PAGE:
HARTFORD, CT — Legislative leaders from both parties were still working Monday to erase a deficit in the second year of a two-year budget they have yet to finalize.
Last week, they announced, to the surprise of local elected officials, that they were eliminating local motor vehicle taxes in the second year of the budget. By the weekend, they were working to restore it.
The motor vehicle tax represents more than $700 million in municipal tax revenue. Naturally, organizations representing the state’s 169 cities and towns were surprised by the news.
What would the state gain by eliminating the local motor vehicle property tax? It comes out to about $50 million, all related to the cap placed on motor vehicle taxes in 2015.
In an effort to even out the property taxes people pay on the same vehicles from one town to the next, the state created a cap on motor vehicle taxes. This year taxpayers are paying no more than 37 mills on their vehicles, and the state has been using proceeds from the sales tax to make up the difference to about 30 towns with mill rates above the cap.
Determined to get a budget deal without the help of Democratic Gov. Dannel P. Malloy, legislative leaders had already agreed to increase the cap on the motor vehicle tax in the first year of the budget from 37 mills to 39 mills in order to reduce the state’s obligation to about $50 million annually.
But while adjusting the cap was expected, eliminating it altogether with no suggestion for how municipalities should make up the loss of more than $700 million in revenue was a shock.
Joe DeLong, executive director of the Connecticut Conference of Municipalities, met with legislative leaders Monday morning to explain why they objected to doing something that would have such a big impact on local budgets with little or no public debate.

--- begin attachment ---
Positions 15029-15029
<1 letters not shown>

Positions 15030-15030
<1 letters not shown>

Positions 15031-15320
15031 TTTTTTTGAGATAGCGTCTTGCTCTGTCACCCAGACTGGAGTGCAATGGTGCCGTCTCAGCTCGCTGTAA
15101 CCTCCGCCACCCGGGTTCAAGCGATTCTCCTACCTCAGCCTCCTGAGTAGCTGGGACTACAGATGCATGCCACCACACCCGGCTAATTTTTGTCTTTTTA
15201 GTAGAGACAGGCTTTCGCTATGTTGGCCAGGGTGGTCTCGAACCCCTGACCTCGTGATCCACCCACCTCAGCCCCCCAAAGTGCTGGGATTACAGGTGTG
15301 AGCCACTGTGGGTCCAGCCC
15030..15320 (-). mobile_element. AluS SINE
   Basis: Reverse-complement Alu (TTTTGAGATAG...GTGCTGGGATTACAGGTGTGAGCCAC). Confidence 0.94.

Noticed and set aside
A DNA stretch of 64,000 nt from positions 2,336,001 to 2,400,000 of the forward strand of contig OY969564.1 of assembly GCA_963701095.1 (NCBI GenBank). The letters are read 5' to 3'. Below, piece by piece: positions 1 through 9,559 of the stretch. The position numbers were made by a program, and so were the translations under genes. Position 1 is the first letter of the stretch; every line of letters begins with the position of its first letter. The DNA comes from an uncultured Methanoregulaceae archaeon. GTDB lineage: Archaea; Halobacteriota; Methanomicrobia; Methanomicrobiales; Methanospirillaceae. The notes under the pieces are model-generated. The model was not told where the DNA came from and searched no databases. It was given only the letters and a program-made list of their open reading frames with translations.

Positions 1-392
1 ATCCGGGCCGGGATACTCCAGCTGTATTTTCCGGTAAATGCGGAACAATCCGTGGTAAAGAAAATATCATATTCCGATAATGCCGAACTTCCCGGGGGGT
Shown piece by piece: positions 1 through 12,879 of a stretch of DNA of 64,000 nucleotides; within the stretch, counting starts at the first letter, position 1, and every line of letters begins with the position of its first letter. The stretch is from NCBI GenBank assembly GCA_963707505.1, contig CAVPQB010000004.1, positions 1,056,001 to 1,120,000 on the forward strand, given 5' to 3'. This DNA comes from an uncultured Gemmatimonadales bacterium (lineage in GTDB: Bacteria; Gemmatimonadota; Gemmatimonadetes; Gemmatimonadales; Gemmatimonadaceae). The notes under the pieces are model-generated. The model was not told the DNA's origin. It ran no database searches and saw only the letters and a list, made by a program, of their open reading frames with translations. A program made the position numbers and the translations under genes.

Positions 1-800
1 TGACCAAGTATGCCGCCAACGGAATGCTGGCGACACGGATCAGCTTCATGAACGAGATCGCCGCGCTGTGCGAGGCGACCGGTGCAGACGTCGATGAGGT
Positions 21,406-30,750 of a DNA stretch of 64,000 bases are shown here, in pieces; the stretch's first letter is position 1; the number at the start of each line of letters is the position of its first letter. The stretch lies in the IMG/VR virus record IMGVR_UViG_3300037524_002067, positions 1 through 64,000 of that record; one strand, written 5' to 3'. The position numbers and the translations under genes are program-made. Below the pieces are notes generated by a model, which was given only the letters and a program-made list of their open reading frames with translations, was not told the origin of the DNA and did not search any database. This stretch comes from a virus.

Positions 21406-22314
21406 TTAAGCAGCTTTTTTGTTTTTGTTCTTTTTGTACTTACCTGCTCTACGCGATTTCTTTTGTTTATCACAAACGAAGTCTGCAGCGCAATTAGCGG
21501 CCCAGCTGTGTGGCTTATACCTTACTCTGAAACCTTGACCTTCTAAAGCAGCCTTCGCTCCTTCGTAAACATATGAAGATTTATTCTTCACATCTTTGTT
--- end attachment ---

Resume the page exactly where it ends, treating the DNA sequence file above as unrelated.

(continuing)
He said they all share a common goal of looking to make the motor vehicle tax more equitable.
The exact same car or truck will be taxed differently depending on where a person lives. That unfairness is what lawmakers are looking to eliminate.
However, eliminating the tax would reduce a town’s grand list by about six to 10 percent.
“I still remain very much in favor of repealing the car tax,” Senate Majority Leader Bob Duff, D-Norwalk, said. “It’s something that’s a nuisance tax on working families across the state of Connecticut that I’d like to see go away.”
However, he said he’s working with other caucuses and they have to find a solution that works for everyone.
“We’re continuing to have discussions on the issue,” Duff said.
The car tax is one of the last items legislative leaders said they need to reconcile before handing the final document over to staff to draft.
Senate President Martin Looney, D-New Haven, said they want to have a handshake on the two-year budget deal by Monday night so they can start printing all the documents and share them with lawmakers and Gov. Dannel P. Malloy, who has refused to meet with legislative leaders from his own party until he can review a paper document.
Legislative leaders have received from resistance from their members over plans to raid clean energy funds. While it’s unlikely the energy fund sweeps will be eliminated, they may be reduced.
Looney said the amount they plan to take from the funds is still under discussion.
Other than that, Looney and Duff avoided as best they could offering any details on changes they made to the proposal over the weekend.
“Members seemed very pleased of the fact of a bipartisan agreement,” Looney said.
Duff said it’s hard to “announce anything until you have everything.”
He said they want to make sure they don’t put themselves ahead of the final product.
He said the plan is still to vote this week and they plan to give more details to their members as soon as they are available.
Senate Republican President Len Fasano, R-North Haven, said they were hoping to erase the second-year deficit Monday.
“We have the hole in 19 that we have to talk about,” Fasano said.
He said they’re close to a resolution on the car tax.